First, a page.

Gubernatorial elections pit Paladino against Cuomo

As Election Day draws near, St. John’s students are trying to determine which candidate running for Governor is right for them. Many are asking whether to vote for the candidate with a rich political background or the underdog.

The state’s incumbent attorney general, Andrew Cuomo, is running uncontested in the Democrat spot on the ballot.

His opponent, Carl Paladino, has already taken most of America by surprise when he defeated ‘top pick’ Rick Lazio in the Republican primaries on September 14. Lazio has since been backed by the Conservative Party until his decision to dropout earlier this week.

Many are considering this to be one of the most important elections in the state’s history. Sophomore Jessica Cambiero does not feel New York necessarily needs a fresh start.

Cambiero said she planned on voting but had not selected a candidate yet. When introduced to each politician’s platform, she said she would side with a candidate like Cuomo. “I would go with the experience,” she said, “because then we at least know our governor has some idea of what they’re doing.”

Bayside native Michael Guzowski disagrees and feels that Paladino is the safer choice.” People are tired of voting for the same politicians who are going to do the same exact things in Albany,” he said. “I’m not poor, but by no means am I rich. That’s who he is campaigning for, the people caught in the middle.”

Paladino is campaigning with the support of the Tea Party. According to Jack Cunningham, a member of the organization’s chapter in Morristown, New Jersey, the Tea Party is a grass roots “party that does not label itself a party.”

Paladino’s “I’m Mad As Hell!” campaign is intended to express the concerns of the Tea Party. Paladino’s intent to take office is based upon lowering taxes on the middle class and a smaller government.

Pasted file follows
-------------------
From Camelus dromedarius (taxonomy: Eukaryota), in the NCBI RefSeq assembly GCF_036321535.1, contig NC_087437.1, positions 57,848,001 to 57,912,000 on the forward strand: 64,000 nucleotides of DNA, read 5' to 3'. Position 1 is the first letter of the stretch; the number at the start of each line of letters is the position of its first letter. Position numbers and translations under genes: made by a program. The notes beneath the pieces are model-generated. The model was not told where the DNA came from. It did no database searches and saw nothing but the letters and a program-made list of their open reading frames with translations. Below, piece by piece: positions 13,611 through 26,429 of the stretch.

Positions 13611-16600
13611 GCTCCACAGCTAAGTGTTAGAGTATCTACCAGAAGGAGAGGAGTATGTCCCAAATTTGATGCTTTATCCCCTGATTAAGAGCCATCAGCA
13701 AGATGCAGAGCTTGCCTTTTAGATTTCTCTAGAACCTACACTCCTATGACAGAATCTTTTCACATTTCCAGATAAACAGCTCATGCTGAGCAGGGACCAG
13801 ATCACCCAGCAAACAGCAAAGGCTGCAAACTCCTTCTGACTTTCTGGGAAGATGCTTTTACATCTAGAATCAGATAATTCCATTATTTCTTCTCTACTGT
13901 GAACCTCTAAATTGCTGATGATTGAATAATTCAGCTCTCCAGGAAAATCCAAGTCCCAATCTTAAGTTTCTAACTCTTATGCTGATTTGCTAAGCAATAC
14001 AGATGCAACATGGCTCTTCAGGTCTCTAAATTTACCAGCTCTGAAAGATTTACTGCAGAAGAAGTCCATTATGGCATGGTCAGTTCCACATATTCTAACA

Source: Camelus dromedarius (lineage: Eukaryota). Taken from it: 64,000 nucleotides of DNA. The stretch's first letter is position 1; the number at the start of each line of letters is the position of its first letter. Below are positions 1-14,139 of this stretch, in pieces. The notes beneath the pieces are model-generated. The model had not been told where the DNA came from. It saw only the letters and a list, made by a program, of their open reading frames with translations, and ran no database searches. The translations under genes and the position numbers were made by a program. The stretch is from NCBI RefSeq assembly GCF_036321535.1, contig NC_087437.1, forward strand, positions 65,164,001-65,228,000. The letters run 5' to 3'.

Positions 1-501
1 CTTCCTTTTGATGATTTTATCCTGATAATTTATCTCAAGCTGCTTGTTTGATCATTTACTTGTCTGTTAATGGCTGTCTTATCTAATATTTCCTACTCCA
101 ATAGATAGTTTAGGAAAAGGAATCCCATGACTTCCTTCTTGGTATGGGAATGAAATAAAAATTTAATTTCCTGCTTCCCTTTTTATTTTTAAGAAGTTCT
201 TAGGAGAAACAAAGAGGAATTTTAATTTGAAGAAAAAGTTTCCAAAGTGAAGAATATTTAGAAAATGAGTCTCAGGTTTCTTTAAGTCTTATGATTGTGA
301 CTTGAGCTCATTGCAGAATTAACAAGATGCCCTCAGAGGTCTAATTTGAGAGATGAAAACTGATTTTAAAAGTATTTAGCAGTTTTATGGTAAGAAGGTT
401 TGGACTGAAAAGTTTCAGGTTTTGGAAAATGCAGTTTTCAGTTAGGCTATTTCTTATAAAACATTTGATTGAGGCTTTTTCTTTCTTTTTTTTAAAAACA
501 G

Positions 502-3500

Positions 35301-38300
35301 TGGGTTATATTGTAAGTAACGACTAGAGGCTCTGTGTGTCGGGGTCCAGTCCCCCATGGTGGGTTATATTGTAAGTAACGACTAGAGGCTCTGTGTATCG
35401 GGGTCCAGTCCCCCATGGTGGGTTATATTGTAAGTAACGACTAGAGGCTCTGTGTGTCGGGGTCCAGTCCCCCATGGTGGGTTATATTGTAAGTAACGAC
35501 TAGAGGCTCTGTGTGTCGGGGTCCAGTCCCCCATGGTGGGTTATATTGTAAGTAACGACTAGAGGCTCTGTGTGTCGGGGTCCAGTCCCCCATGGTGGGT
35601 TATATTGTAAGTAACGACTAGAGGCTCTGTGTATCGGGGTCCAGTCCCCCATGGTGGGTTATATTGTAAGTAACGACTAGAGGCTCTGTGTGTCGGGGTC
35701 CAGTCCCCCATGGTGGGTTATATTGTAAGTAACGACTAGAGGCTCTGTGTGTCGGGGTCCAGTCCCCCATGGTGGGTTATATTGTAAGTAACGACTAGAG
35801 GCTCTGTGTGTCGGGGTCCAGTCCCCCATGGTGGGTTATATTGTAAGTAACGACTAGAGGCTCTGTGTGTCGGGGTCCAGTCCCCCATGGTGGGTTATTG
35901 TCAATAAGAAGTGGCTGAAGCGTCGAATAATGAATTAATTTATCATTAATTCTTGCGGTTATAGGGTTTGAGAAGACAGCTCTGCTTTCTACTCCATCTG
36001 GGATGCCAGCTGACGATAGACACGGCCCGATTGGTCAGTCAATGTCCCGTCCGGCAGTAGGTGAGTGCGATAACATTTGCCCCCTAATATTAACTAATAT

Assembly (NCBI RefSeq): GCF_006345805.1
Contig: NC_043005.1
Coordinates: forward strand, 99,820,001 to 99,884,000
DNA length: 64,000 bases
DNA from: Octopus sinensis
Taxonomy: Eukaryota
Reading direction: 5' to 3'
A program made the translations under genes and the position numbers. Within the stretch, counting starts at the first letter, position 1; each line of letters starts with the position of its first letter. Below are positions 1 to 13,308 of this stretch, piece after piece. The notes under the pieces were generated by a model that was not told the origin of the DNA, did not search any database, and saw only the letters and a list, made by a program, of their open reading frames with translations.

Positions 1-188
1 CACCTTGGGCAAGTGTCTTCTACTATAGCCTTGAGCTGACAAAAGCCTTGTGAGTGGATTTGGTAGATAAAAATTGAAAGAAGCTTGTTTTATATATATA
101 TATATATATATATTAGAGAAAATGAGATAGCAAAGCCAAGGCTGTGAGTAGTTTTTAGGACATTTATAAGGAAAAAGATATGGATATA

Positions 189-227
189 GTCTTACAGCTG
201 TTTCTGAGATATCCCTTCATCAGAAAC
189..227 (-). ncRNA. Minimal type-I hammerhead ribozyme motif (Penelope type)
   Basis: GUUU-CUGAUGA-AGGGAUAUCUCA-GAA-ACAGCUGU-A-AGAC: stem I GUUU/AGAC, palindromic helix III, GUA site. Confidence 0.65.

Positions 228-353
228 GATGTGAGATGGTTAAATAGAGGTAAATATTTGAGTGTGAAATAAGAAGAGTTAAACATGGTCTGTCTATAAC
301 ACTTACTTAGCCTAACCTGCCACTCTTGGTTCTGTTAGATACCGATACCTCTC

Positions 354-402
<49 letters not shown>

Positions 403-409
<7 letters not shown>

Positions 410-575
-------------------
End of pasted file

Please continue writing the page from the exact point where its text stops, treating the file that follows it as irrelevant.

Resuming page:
Andrew Cuomo, son of former New York governor Mario Cuomo, has been involved in politics since the early 1980’s when he became involved in developing low income housing for those in need. He went on to become secretary of the Department for Housing and Urban Development during the Clinton administration, according to his campaign website.

As attorney general, Cuomo’s campaign seeks to highlight his pursuit to prosecute political and corporate corruption within New York.

According to a poll released by Quinnipiac University on Sept. 22, Cuomo is leading the race 49% to 43%. 

Cuomo has received several major endorsements in the last few weeks, including that of New York City mayor Michael Bloomberg.

“Andrew Cuomo is the kind of effective leader to clean up the state government and put our state back on track,” the Mayor said to Businessweek.

Paladino has already been criticized for sending out racist and sexist e-mails. The e-mails were first posted this spring by WNYmedia.net, a blog site, and later investigated by news outlets such as the New York Daily News.  

Both Cuomo and Paladino list similar platforms on their campaign websites. The two politicians state that the current government in Albany must be restored to order and steps must be taken to fix the infamous budget problems that plagued the state this summer.

The candidates have sprung into a heated competition on whose plan will be most effective at bettering the state.

Junior Anthony Barracca feels that when it comes down to the wire, people are willing to break from the typical politician.

“Everyone’s sick of it,” Barracca said, referring to the general feeling toward the condition of politics today.

Barracca said he may ultimately be swayed by the fresh image of the older Paladino. He did not completely rule out Cuomo’s promise to become a strong leader in Albany.

“The safer bet would be experience, but I think people are willing to take a chance,” he said. 

The gubernatorial election takes place on Nov. 4. Current governor David Patterson withdrew from campaigning on Feb. 26 of this year, in a public press conference, to focus on the immediate matters concerning the state.